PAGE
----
Farmington sees very small population increase in 2020 census data, decrease in white population

Farmington population didn't see drop that San Juan County experienced

Joshua Kellogg
Farmington Daily Times
  • The data released on Aug. 12 from the U.S. Census Bureau showed Farmington with an increase of 747 residents for a 2020 count of 46,624 people.
  • Mayor Nate Duckett told The Daily Times the census data isn’t a surprise as it confirms what people have felt in the area.
  • Jamie Church, CEO and president of the Farmington Chamber of Commerce, told The Daily Times she has seen a lot of activity in retirees relocating to Farmington and the county.

FARMINGTON — The City of Farmington saw a very small increase in population from the new figures released this week for the 2020 U.S. Census. Its mayor believes the city is starting to turn around after population decreases in the area.

The data released on Aug. 12 from the U.S. Census Bureau showed Farmington with an increase of 747 residents for a 2020 count of 46,624 people.

Farmington stands out when compared to San Juan County, which lost 8,383 residents, or 6.4 percent, according to census data.

The City of Farmington, seen here on Nov. 16, 2020, saw an increase of 747 residents for a 2020 count of 46,624 people according to the latest U.S. Census figures. San Juan County, by contrast, lost 8,383 residents.

Mayor Nate Duckett told The Daily Times the census data isn’t a surprise as it confirms what people have felt in the area.

“I don't think these are anything new,” Duckett said. “For anybody who lives in the area, we've all recognized that the population has decreased as the oil and gas industry has kind of shifted to the southern part of the state.”

He believes some of the initiatives the city and area stakeholders have started to draw people to the area are having an impact.

Duckett cited efforts to highlight outdoor recreation and an area for “location neutral jobs,” as the COVID-19 pandemic created a new opportunity for remote working.

“We've recognized what (COVID-19) has done to the workplace,” Duckett said. “People don't need to go to an office space. They can live here with the great outdoors surrounding them, to work from home.”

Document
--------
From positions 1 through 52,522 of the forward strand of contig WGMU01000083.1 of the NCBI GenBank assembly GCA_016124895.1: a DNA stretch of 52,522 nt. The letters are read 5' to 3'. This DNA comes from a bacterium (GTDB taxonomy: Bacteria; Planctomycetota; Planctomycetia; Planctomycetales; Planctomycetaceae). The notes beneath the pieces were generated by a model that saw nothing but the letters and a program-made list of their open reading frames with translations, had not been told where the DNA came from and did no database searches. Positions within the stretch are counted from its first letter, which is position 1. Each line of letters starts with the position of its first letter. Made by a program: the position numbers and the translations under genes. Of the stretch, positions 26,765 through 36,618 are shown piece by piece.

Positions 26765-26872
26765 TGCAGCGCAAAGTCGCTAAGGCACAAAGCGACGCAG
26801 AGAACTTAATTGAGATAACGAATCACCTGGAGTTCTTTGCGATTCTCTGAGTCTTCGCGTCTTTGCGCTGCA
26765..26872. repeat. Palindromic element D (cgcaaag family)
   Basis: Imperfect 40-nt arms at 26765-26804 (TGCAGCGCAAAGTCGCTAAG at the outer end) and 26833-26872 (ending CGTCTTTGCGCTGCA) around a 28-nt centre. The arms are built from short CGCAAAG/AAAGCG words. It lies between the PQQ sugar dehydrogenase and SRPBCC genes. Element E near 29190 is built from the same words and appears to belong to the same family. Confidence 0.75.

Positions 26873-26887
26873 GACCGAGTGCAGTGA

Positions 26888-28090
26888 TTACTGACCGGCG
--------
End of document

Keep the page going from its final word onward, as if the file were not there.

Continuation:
Dig deeper:Explore New Mexico, US demographics data from the 2020 census

Jamie Church, CEO and president of the Farmington Chamber of Commerce, told The Daily Times she has seen a lot of retirees relocating to Farmington and the county.

Church highlighted the work of Retire Northwest New Mexico to draw people to move into the area. 

Both Duckett and Church have seen an increase of housing purchases in the area in recent months.

Farmington census data for demographics echoed a change that is occurring nationwide, with the white population declining and unprecedented multiracial population growth, according to USA Today.

The white population declined by 6,092 people or 21.1 percent to 22,732 residents. The biggest jump in terms of percentage was the two or more races population as it climbed 154.2 percent with 2,984 more people for a total of 4,919.

The American Indian population had an increase of 4,160 people or 40.9 percent to 14,328 residents.

Duckett believes the change in demographics could possibly be attributed to a big push from city, county and federal governments to market the census, which led to more people filling it out.

“I think they did a really good job of getting the word out and letting people know exactly why we need this information,” Duckett said.

Joshua Kellogg covers breaking news for The Daily Times. He can be reached at 505-564-4627 or via email at jkellogg@daily-times.com.

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